Were it a passing fad then perhaps such government support would not be made available. But the general consensus is that it is no longer a matter of debate whether it is possible that autonomous cars will be a real component in an integrated intelligent transport system of the future – it’s a certainty. In fact, Prof Reed suggests that future generations will think of people who actually drive cars as something of a dangerous anachronism, one with a tragic history.
“I am confident that, eventually, future generations will look back at driving with astonishment, wondering why we were prepared to let someone die every 25 seconds globally due to road crashes – primarily caused by human error,” says Prof Reed.
“However, this is many years away, as there are significant hurdles to overcome before we reach the situation where human driving can be consigned to history. These include tackling severe weather conditions and navigating the legal issues around the operation of automated vehicles.
“I would like to see an automated transport system that is safe, clean, cheap, accessible and equitable. The role of the government is going to be crucial in ensuring transport networks meet the needs of wider society and not just those of corporations offering automated vehicle services.”
Considering how fast the autonomous vehicle and intelligent transport systems market is moving at the moment, it may prove a huge challenge to government to manage the development in a way that balances the corporations’ greed for profit and the consumers’ need for convenience and safety.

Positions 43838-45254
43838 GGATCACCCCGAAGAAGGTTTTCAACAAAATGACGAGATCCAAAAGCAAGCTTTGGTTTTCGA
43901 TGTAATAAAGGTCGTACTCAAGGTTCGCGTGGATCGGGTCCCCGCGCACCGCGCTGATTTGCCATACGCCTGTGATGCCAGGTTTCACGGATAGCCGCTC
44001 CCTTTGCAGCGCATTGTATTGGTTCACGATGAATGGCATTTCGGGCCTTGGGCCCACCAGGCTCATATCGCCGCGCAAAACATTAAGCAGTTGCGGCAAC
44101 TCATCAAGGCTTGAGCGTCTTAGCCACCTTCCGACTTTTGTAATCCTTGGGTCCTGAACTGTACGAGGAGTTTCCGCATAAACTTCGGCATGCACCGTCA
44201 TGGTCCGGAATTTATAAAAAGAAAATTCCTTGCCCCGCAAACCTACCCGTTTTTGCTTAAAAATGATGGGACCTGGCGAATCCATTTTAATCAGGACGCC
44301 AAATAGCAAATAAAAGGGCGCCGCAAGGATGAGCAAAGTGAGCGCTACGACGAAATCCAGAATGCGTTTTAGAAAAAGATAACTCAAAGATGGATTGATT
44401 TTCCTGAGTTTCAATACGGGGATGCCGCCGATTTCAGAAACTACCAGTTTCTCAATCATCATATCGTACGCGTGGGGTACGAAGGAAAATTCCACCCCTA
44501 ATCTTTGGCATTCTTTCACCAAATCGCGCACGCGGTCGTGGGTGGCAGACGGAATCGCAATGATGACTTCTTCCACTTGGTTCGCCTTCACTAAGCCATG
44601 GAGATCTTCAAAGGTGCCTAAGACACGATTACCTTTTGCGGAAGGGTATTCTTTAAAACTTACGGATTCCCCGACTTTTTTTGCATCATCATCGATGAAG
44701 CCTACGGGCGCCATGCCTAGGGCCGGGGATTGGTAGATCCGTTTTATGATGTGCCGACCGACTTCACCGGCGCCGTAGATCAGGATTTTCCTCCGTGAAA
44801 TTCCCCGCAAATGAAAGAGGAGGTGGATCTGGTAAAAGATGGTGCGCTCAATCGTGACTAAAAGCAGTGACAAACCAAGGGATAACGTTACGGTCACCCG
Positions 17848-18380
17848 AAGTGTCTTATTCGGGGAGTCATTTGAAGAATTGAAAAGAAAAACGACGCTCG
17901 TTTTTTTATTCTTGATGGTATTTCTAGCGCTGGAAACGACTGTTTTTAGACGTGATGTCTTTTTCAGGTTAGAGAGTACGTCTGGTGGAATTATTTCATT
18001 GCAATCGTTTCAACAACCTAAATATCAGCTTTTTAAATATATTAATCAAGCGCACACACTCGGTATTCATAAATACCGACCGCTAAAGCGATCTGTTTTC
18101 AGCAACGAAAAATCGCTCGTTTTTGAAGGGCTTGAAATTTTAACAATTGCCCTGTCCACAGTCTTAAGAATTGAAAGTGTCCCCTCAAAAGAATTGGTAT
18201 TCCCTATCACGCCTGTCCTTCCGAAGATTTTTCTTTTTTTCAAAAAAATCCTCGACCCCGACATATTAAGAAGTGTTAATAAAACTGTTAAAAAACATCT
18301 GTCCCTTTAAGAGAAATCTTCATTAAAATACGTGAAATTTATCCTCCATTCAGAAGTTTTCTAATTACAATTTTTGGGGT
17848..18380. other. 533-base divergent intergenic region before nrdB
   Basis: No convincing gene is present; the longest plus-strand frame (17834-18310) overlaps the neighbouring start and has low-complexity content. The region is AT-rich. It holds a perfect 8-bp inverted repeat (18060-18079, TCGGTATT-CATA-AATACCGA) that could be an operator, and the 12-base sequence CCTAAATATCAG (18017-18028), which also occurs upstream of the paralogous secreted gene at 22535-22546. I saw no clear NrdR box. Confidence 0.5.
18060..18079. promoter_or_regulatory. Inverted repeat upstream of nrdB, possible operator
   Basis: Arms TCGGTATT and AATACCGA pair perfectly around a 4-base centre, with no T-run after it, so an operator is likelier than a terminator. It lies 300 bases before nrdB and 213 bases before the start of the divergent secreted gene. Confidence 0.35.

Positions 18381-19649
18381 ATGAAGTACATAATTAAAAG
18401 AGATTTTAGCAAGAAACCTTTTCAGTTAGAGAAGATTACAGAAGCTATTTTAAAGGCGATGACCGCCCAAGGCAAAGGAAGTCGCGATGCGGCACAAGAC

The UK government has released a set of guidelines for testing driverless cars on the road, but a set of laws governing their actual – and almost inevitable – use on the roads is still some way off.
In the US, the discussion about the legal implications of autonomous cars has started somewhat ominously, with the National Highway Traffic Safety Administration (NHTSA) indicating that it has given in to Google’s argument that the artificial intelligence in its car would be considered human for legal purposes.
In a letter in response to Google’s argument, NHTSA Chief Counsel Paul Hemmersbaugh said: “NHTSA will interpret ‘driver’ in the context of Google’s described motor vehicle design as referring to the (self-driving system), and not to any of the vehicle occupants.
“We agree with Google its (self-driving car) will not have a ‘driver’ in the traditional sense that vehicles have had drivers during the last more than one hundred years.”
There goes humanity. After having evolved for hundreds of thousands of years, developing farming, civilisations, religions and philosophies along the way, it’s the legal system we developed that looks like it will finally sell us out to the machines. Science, of course, is oblivious to everything except itself.
But to be fair, the US legal system considers corporations in the same way, and treats them as human too. It’s debatable which is more questionable.